In between showing the world that only a chosen few can pull off a Panama hat, critiquing his fans’ form, or calling for major changes within his sport, Roger Federer has been recovering/rehabbing from arthroscopic surgery on his right knee. It was the injury that ruined his Australian Open run (with just a little help from the automaton that is Novak Djokovic) and had him set to miss the clay-court season before the tour was stopped due to the coronavirus.
Today Federer announced that he’s had a setback and will miss the rest of the season.
What that season is exactly, no one’s sure. Both Djokovic and Rafael Nadal said this week they weren’t very keen on playing the still scheduled-as-normal U.S. Open in August (though some of Djokovic’s reasoning was on-brand weird). And as New York City has been the hardest hit area of the country by the virus, it’s still unknown if it can even host the event.
Both men’s and women’s tours are paused through July. There have been some domestic tournaments/exhibitions either played or scheduled for players to return to match play, but when the actual WTA and ATP tours will resume hasn’t been decided.
So the question is what Federer will actually miss. The French Open has been re-slotted for late September, and that is the more likely of the two majors left to go off as planned. But Federer wasn’t planning on playing that at its normal time, so it’s not really much of a loss for him. Combined with the fact that everyone is basically a jobber to Nadal at Roland Garros, and it’s even less of a miss. His personal baby, the Laver Cup in Boston, was delayed a year to 2021. He’ll miss the fall indoor season and the ATP championship if all those go as planned or modified.
But, as always with Fed at this point of his career, any missed time or injury raises the question of just how much longer he’ll be a part of the top conversation, or just how much longer he’ll be around at all. Federer himself will point to the ’17 season. He missed the back half of the 2016 season after arthroscopic surgery on his other knee, returned as a No. 17 seed at the Australian Open, and proceeded to win it and then Wimbledon without dropping a set. He also added two Masters 1000 events in between, Indian Wells and Miami. He claimed the Australian Open again in ‘18 to get to his current Slam total of 20. So there’s precedent for Fed being quite sharp after a long absence.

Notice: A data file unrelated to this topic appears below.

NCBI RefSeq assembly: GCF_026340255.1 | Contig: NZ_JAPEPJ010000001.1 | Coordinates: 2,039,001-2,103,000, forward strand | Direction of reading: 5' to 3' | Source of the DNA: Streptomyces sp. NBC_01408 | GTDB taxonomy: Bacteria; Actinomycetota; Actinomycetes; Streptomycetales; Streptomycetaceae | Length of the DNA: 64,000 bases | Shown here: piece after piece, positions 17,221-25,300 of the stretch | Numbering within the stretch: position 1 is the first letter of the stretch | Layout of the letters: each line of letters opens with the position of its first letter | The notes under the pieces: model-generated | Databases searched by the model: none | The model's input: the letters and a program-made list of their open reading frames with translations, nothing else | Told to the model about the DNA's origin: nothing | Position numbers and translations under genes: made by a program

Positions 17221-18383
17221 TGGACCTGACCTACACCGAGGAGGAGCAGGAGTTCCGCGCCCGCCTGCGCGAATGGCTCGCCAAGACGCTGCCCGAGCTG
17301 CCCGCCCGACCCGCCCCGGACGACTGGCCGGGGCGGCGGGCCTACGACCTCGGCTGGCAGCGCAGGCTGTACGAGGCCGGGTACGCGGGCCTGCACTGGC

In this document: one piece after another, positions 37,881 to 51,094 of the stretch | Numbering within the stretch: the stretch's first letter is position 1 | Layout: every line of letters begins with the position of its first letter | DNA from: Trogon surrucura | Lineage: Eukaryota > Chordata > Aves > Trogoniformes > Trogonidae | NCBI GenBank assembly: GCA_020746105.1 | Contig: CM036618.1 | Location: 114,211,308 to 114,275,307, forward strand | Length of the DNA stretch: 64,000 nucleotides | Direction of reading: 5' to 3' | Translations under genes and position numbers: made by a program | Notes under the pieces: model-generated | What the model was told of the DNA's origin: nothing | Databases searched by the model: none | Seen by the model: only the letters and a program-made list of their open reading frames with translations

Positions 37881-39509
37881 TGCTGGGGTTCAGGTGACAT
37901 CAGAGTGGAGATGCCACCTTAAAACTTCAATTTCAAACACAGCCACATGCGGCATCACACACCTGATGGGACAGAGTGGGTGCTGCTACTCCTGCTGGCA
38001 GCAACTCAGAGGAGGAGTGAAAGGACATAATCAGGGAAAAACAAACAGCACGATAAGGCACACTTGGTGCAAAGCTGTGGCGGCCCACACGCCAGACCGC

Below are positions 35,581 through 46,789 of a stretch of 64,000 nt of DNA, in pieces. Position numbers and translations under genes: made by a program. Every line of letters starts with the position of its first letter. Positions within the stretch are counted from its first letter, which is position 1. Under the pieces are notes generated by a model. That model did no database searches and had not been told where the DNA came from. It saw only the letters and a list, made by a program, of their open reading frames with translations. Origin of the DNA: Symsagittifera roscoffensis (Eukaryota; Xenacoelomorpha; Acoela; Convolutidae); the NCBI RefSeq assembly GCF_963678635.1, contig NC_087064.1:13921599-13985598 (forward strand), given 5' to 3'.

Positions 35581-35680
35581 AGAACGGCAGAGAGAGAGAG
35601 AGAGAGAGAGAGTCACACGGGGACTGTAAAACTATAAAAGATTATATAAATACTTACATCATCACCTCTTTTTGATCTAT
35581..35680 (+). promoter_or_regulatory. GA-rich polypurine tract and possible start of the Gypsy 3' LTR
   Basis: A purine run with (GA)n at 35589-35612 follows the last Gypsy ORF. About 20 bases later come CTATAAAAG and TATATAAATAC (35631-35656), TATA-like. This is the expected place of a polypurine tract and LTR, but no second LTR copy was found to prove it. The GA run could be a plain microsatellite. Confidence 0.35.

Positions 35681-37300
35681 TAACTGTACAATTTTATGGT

But that will have been four years in his rear-view window when he returns to the court, and he’ll be 39. Thirty-nine might not sound much older than 35, but four years can be much longer than that in professional sports, and he’ll have three more years of mileage on the odometer than he did in ’17. Federer won’t have played a competitive match in a year, with two knees now that have been under the scope and a back that’s been an issue for him off and on for years.
It’s possible that by the time Federer returns, Nadal could have tied him at 20 grand slam titles or even passed him, if the U.S. Open happens and the Spaniard were to win that as well as the French. Or Djokovic could have pulled to within one. Which will only kick into a higher gear the just as annoying as MJ-vs-LeBron debate about which of the three is the best ever.
Unless disaster strikes, Federer will almost certainly want to attack the 2021 season with abandon. There’s the rescheduled Olympics to consider, and though Federer has a gold medal for doubles with Stan Wawrinka, he has never won the gold in singles. That is most certainly on his to-do list, along with trying to remain atop the Grand Slam titles pile as long as possible.
But should the ’21 season go sideways, either physically, results-wise, or both, we might finally be staring at the end for Federer. Certainly, there can’t be too many more seasons left for him. He’ll want to go out on his shield. We’ll see if his body, at 39, will let him.